MAXWELL AIR FORCE BASE, Ala. — Air Force Chief of Staff Gen. Mark A. Welsh III was inducted into the Air Force Order of the Sword during a ceremony April 22 in Montgomery, Alabama.
An ancient tradition adopted by the Air Force in 1967, the Order of the Sword is the highest level of honor and tribute the enlisted corps can give its leaders. The sword symbolizes honor, truth, justice and power, and the induction distinguishes a leader among leaders.
Chief Master Sgt. of the Air Force James A. Cody presented the sword to Welsh. He explained that the Order of the Sword is for those leaders who have made significant contributions to the enlisted corps.
“Tonight, the entire Air Force is honoring you, all of the enlisted Airmen that you have helped,” Cody said. “They are all thinking of you and saying, ‘What a great leader.’ And I can say that you have redefined what it means to be a good leader among leaders and what it means to know an Airman.”
Before the ceremony, a junior-enlisted Airman had an encounter with Welsh that exemplified the reason why the general was being honored.
While standing and waiting for Welsh’s arrival, Airman Andrew Dang, a 42nd Contracting Squadron contracting specialist, admitted to the surrounding chief master sergeants that he wanted to shake Welsh’s hand. The chiefs thought this was a great idea, so when Welsh walked by, they nudged Dang toward him. The Airman quickly shook his hand but was shocked when Welsh invited him to walk into the venue with him.
“It was such a privilege, because of all the people in the room, he chose me, an Airman to walk with him,” Dang said. “I was awestricken, it was amazing. I am truly thankful.”
Welsh has gained the reputation of reaching out and connecting with Airmen wherever he goes, and the Order of the Sword ceremony was no different. Before presenting Welsh with the sword, Cody commended the general for his concern and care for Airmen.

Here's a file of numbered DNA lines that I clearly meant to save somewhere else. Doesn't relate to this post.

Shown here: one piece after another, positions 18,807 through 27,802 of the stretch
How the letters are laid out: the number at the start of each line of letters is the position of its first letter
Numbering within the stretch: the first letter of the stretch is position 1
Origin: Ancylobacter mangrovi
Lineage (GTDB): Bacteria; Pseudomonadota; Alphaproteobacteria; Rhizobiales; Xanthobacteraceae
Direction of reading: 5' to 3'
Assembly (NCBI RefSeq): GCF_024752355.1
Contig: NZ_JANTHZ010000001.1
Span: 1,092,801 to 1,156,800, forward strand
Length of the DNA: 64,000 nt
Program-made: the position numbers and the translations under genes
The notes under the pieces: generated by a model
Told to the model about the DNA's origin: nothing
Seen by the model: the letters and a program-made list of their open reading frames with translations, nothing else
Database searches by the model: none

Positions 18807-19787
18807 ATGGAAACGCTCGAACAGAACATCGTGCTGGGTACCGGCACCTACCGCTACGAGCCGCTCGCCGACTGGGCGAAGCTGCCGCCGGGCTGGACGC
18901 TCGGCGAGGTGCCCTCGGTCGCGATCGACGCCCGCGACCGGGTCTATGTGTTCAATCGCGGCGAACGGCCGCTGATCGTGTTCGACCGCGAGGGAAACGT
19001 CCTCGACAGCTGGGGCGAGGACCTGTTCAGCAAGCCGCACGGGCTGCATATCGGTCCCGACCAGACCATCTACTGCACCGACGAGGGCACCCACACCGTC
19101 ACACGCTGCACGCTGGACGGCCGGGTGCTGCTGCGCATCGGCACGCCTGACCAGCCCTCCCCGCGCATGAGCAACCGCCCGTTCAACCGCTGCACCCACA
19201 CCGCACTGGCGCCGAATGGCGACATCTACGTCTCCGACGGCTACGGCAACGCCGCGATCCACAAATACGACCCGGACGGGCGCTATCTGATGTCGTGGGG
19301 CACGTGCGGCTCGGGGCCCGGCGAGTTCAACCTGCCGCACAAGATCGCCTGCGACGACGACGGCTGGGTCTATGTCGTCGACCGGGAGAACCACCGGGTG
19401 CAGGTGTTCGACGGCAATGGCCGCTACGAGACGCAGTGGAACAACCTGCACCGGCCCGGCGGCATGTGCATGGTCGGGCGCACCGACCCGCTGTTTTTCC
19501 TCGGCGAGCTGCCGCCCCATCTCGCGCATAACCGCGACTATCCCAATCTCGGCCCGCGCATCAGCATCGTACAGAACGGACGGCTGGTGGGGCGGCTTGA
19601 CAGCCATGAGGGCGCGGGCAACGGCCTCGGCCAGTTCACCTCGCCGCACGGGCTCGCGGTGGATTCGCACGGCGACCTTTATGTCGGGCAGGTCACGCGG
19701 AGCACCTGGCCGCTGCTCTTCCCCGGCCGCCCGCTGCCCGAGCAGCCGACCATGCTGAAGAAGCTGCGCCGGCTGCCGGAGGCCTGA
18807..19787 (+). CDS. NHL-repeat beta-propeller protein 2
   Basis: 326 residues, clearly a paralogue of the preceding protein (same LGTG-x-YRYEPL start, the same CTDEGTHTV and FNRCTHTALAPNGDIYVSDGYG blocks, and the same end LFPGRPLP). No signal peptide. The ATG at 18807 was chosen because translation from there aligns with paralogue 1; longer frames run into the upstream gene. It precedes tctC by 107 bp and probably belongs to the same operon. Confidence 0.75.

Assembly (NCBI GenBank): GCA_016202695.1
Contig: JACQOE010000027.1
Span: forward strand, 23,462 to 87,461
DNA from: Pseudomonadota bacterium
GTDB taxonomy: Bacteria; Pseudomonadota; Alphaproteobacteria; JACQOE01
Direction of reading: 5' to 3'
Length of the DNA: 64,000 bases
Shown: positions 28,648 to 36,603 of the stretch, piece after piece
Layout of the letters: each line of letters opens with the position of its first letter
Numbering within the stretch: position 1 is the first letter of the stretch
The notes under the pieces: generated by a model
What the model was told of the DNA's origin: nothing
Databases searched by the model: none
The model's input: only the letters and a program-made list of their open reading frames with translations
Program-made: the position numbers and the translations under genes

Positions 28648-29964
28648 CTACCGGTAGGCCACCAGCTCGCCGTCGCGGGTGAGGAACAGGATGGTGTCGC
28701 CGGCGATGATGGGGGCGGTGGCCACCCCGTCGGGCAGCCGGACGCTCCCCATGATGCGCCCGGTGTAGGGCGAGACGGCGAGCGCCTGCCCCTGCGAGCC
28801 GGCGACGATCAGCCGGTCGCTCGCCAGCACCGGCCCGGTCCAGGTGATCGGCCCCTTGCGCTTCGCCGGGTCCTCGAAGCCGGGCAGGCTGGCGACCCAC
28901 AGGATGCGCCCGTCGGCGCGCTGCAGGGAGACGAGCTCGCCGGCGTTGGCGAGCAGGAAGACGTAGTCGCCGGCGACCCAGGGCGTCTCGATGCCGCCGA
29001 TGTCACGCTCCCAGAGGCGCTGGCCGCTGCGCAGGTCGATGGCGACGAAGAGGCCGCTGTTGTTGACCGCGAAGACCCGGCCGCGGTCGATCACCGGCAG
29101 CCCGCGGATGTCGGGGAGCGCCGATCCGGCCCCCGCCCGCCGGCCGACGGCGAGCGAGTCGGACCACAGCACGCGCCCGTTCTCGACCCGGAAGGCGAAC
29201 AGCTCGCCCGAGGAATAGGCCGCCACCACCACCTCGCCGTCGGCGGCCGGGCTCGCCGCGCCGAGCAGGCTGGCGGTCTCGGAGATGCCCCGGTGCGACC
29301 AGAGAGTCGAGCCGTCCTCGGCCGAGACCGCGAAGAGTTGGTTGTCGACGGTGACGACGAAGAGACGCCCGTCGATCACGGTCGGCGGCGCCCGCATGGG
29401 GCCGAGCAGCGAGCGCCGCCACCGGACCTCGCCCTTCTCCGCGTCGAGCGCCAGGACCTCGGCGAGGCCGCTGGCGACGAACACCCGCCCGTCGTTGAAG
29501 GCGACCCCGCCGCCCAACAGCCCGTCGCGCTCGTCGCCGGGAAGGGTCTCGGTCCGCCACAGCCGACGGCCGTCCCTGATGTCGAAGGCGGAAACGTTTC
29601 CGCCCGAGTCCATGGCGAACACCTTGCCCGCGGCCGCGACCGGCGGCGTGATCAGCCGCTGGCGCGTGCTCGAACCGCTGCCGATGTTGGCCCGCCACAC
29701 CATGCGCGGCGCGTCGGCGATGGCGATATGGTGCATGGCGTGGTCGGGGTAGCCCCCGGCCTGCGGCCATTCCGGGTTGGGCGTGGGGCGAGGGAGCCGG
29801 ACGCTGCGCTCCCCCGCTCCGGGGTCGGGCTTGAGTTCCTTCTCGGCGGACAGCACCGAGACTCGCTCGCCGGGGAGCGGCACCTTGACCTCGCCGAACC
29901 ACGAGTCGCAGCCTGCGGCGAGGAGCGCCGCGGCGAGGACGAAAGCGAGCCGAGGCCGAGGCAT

“This is a significant way to honor you and there is no better example of a leader who should have it, but it almost pales in comparison to what you have given us as an Air Force,” he said.
In his remarks, Welsh shared a story from his career that shaped his opinion of the Air Force’s enlisted corps.
While deployed during Operations Desert Shield and Desert Storm, Welsh said he had lost a pilot from his squadron. In his grief, he went to the chaplain’s tent, where he sat alone until an Airman came in and put his arm around him and just sat with him.
“He didn’t have to check on me to see if I was OK,” Welsh said. “He certainly didn’t have to sit there and grieve with me, and he somehow had the brilliance to not say anything or to interject his feelings about how bad he felt; he just felt it with me. I’ll never forget him, but that’s what the enlisted corps does. They do what’s necessary, and they do it when it’s necessary and they do it until it’s time to move on to the next task. They always take care of their own.”
Welsh concluded his comments with a charge and a debt of gratitude to all Airmen.
“I do love you. Take care of each other. Lead our Airmen. Keep standing for what you stand for, and if any of you ever need help, find me. I’d be honored if you called,” he said.